(Bloomberg) -- Germany’s ruling coalition is stitching together a package of measures likely worth around €7 billion ($7.6 billion) to try to lift Europe’s largest economy out of a prolonged slump, according to people familiar with the planning.

Chancellor Olaf Scholz’s government wants to have the package — which would reduce the tax burden on companies — ready in time to secure parliamentary approval before the summer break, said the people, who asked not to be identified discussing confidential negotiations.

Its overall value is likely to be in the region of €7 billion, one of the people said, though they stressed that the discussions are still at an early stage and the amount could change. That would equate to about 0.16% of German output this year. Some economists have calculated Germany needs stimulus of as much as €30 billion to get back on track.

The German Finance Ministry has declined to comment on the plans.

While other major economies are enjoying relatively robust expansion, Germany is being held back by challenges ranging from high energy costs, exposure to the struggling Chinese market and geopolitical tensions triggered by Russia’s war on Ukraine.

“Tax relief is a good idea, but the package can only be a start,” said Veronika Grimm, a member of Scholz’s panel of independent economic advisers. “In addition to lower taxes, bureaucracy needs to be significantly reduced,” she added.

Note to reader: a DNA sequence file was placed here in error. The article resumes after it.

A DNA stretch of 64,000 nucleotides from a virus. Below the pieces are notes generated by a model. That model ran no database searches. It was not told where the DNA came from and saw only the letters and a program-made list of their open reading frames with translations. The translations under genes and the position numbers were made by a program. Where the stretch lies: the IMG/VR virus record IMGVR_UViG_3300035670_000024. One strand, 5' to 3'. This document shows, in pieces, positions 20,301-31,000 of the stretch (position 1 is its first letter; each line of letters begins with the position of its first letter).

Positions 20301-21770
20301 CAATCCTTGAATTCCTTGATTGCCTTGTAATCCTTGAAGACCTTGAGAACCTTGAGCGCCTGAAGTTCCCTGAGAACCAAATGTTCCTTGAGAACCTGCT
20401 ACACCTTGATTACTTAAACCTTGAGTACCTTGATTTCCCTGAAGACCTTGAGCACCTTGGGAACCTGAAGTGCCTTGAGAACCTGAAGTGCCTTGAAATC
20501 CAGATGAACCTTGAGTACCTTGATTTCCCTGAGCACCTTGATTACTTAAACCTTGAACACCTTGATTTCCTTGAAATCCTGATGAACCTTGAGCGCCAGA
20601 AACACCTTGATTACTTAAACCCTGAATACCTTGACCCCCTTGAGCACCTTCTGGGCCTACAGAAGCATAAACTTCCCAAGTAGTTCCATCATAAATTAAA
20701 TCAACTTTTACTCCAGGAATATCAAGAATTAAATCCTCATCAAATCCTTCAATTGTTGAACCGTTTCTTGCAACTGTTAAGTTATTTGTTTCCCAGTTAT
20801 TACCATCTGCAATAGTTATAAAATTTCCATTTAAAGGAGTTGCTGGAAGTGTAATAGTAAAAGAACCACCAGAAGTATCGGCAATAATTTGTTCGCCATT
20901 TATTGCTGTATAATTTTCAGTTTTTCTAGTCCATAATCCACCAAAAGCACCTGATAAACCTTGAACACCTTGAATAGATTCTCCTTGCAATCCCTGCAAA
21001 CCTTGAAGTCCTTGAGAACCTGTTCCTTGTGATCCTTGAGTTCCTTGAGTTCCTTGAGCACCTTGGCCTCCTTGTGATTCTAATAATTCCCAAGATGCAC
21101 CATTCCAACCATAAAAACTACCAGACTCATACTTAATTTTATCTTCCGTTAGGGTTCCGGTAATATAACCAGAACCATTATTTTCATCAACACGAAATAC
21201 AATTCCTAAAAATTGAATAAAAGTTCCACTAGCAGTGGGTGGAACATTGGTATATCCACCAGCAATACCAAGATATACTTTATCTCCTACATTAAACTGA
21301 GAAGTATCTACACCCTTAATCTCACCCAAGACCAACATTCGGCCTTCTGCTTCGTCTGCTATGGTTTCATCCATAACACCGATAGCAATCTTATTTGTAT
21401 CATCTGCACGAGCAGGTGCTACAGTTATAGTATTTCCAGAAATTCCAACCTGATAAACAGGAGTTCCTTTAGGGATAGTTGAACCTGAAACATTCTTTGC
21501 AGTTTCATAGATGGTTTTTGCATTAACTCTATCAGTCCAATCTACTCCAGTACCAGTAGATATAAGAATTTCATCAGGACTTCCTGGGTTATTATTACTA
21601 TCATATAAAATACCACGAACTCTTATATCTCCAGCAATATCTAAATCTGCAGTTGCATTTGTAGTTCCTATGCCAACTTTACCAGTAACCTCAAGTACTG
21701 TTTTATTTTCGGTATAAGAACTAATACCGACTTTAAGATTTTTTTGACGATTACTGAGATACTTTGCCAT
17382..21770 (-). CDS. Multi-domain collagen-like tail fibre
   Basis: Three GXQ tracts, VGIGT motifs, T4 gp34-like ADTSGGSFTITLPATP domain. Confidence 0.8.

Economy Minister Robert Habeck last month announced that the government had slashed its growth forecast for this year to just 0.2% — a much flatter rebound than the 1.3% it was predicting a few months earlier.

Habeck, a member of the Greens who is also the vice chancellor, identified last year’s court ruling that upended the coalition’s budget planning as an additional factor weighing on the economy.

The government is still trying to win approval for a separate package of measures presented last year that was watered down by regional lawmakers and is still stuck in the upper house of parliament.

Compared with a original volume of around €7 billion, the package — which focuses on small- and medium-sized businesses — is now worth just over €3 billion. The upper house, or Bundesrat, next meets on March 22.

“We are quite optimistic that it will be approved, although in an altered version,” Scholz told reporters Friday at a skilled trades fair in Munich.

“The government would like to have had the whole package but it’s about tax income at the federal, regional and local levels and we have to find a mutual agreement,” he added.

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The new growth package is also designed to help reverse slumping support for Scholz’s three-party ruling alliance of his Social Democrats, the Greens and the Free Democrats, the people said. Backing has surged for the far-right Alternative for Germany ahead of three regional elections in the former communist east in September.

The anti-immigrant party is especially strong there, polling at around 30% compared with about 20% on a national basis. It’s in second place nationwide, ahead of Scholz’s SPD and behind only the main opposition conservatives.

--With assistance from Ben Sills.

(Updates with comment from economist in sixth paragraph)

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